The Pontiac Tempest is known for its tumultuous 400-cubic-inch V8, for spewing clouds of atomized rubber and partially combusted gasoline, for altering weather patterns and generally being a kick-ass muscle car. But it started life as a funky little economy car created by the legendary John DeLorean.
I had no idea the first-generation Tempest (1961-63) existed until I spied one for sale a few blocks from my house. The red ragtop was in sorry shape. Paint shot, trim pieces missing, holes in its top. Still, there was something about it. It had gorgeous lines and good proportions.
When I hit Wikipedia later that day, I realized the little convertible was far more sophisticated and, well, wacky than I had ever imagined. At first glance it looks to be like any other mid-60s compact—likely driven by a straight six backed with a two-speed slushbox. But the Tempest’s drivetrain is unique. Very unique.
The Tempest was one of John DeLorean’s earliest projects. Thus, it was innovative. It’s powered by quite possibly the wonkiest American engine ever, the Tropy 4. The 195-cubic-inch (3.2-liter) straight four mill is basically half a 389 V8. The engine made between 110 and 140 horsepower, depending on carb options. It was frugal, but earned the name “Hay Bailer” due to its rough and raucous nature.
Thankfully, things get much better as you move aft of the engine bay. The Tempest is equipped with a flexible driveshaft known as the “rope drive.” This meant the floor was flat—no transmission tunnel. The rope drive was connected to a two-speed automatic transaxle at the rear, giving the early Tempest 50/50 weight distribution. To top it all off, the car was equipped with four-wheel independent suspension.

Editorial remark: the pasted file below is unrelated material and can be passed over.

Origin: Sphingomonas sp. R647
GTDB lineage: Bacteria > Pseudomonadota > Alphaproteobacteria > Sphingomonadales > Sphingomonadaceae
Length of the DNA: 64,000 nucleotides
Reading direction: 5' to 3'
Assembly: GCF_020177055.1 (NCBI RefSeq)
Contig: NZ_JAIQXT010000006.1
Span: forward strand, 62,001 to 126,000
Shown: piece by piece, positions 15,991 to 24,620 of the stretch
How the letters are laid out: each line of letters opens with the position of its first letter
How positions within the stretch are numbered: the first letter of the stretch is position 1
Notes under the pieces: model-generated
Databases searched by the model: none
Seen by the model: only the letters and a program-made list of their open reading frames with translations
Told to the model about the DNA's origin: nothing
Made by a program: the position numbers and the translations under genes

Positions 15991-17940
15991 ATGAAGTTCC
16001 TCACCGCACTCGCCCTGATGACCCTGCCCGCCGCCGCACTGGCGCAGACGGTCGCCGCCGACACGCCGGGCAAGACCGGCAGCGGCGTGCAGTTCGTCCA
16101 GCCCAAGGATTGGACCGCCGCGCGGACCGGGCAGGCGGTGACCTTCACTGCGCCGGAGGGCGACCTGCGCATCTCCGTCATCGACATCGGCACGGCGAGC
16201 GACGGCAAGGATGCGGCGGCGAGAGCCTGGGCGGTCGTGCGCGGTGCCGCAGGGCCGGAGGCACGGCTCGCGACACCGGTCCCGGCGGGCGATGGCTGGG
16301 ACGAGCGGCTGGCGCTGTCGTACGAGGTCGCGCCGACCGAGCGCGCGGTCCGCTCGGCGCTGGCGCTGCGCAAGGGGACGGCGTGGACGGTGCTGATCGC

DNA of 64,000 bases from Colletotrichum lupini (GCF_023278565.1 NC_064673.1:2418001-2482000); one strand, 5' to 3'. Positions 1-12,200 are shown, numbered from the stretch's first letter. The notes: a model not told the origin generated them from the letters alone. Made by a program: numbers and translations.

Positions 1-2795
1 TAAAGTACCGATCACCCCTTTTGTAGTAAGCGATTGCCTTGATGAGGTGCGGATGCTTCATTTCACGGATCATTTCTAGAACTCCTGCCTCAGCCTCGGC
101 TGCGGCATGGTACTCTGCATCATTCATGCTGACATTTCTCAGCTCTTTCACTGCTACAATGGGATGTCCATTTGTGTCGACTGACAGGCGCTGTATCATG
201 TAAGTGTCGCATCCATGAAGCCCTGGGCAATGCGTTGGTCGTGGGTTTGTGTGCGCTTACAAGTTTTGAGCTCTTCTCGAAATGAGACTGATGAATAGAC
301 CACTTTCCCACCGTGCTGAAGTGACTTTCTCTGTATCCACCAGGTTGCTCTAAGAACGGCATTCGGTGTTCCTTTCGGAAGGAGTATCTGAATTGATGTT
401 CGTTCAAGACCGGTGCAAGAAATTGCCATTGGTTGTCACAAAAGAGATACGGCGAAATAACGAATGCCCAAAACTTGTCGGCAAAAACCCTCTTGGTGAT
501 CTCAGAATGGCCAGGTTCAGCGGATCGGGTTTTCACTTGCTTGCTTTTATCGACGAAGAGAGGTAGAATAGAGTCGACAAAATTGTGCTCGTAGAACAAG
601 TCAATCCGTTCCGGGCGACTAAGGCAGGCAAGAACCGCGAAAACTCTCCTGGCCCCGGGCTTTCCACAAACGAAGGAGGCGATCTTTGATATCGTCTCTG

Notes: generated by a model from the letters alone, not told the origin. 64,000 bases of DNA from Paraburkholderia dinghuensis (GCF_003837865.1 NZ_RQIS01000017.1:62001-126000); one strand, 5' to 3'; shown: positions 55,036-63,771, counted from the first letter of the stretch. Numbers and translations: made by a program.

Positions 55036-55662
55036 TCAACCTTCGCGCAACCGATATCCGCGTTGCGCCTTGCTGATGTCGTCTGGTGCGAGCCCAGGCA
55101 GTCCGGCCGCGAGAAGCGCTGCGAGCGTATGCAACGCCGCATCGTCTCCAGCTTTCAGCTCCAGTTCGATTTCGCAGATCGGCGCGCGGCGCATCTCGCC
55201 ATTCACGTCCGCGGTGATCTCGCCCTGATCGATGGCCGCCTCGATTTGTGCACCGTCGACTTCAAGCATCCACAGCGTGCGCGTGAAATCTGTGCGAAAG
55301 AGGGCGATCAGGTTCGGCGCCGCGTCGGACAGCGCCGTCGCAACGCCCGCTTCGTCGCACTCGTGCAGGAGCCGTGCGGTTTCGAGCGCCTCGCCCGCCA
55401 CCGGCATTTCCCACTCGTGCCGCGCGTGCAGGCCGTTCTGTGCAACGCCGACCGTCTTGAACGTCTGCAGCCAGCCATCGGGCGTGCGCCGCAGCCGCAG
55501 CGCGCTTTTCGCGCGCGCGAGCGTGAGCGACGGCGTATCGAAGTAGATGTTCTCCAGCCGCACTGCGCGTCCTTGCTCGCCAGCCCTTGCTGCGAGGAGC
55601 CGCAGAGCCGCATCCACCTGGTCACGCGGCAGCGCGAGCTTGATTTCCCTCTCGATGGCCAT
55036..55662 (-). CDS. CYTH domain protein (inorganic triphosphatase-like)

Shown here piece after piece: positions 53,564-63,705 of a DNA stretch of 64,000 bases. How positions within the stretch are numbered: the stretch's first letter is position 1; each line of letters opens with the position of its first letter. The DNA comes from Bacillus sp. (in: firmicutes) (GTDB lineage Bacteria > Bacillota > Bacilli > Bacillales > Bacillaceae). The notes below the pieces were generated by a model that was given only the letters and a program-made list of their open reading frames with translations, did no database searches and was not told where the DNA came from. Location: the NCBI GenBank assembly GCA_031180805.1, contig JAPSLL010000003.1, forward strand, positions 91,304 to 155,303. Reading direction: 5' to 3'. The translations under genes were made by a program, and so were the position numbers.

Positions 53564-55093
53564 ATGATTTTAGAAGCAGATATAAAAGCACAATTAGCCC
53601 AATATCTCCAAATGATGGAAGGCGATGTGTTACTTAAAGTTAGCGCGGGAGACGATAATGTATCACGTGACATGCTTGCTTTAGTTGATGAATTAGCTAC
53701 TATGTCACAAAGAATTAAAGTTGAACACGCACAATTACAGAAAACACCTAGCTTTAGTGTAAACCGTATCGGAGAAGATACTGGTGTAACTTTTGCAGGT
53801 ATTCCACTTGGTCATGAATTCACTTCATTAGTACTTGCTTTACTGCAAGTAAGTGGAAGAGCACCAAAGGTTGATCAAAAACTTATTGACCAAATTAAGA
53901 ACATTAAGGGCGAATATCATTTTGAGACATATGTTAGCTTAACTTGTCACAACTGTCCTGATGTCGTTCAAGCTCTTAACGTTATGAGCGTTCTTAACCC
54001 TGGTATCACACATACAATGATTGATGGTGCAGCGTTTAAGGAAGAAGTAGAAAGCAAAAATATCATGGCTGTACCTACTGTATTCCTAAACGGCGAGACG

In ’61 and ’62, customers could spec the Tempest with Buick’s aluminum 215 c.u. V8. The engine produced up to 215 horsepower and weighed just 330 pounds. In ’63, Pontiac pulled out the big guns, offering the 326 V8 (actually a 336, but marketed as a 326). That engine produced 260 hp and 352 ft-lbs of torque. To cope with the extra power, the car’s autobox was beefed up and the transaxle was revamped to improve handling. Just 3,600 Tempests got the 215 and probably no more than 5,000 got the 326.
The first-generation Tempest is one of the least-appreciated American rides out there. It was an ingenious little car packed with many features that still aren’t standard on modern cars. If you’re looking for a quirky classic car, the first-generation Tempest should be on your list.
UPDATE: Jim Brennan of Hooniverse spied this gorgeous ’62 Tempest Convertible showing off in a local parking lot. It wears a paint color I’ve never seen before and is probably the best-restored Tempest on the road. Check it out.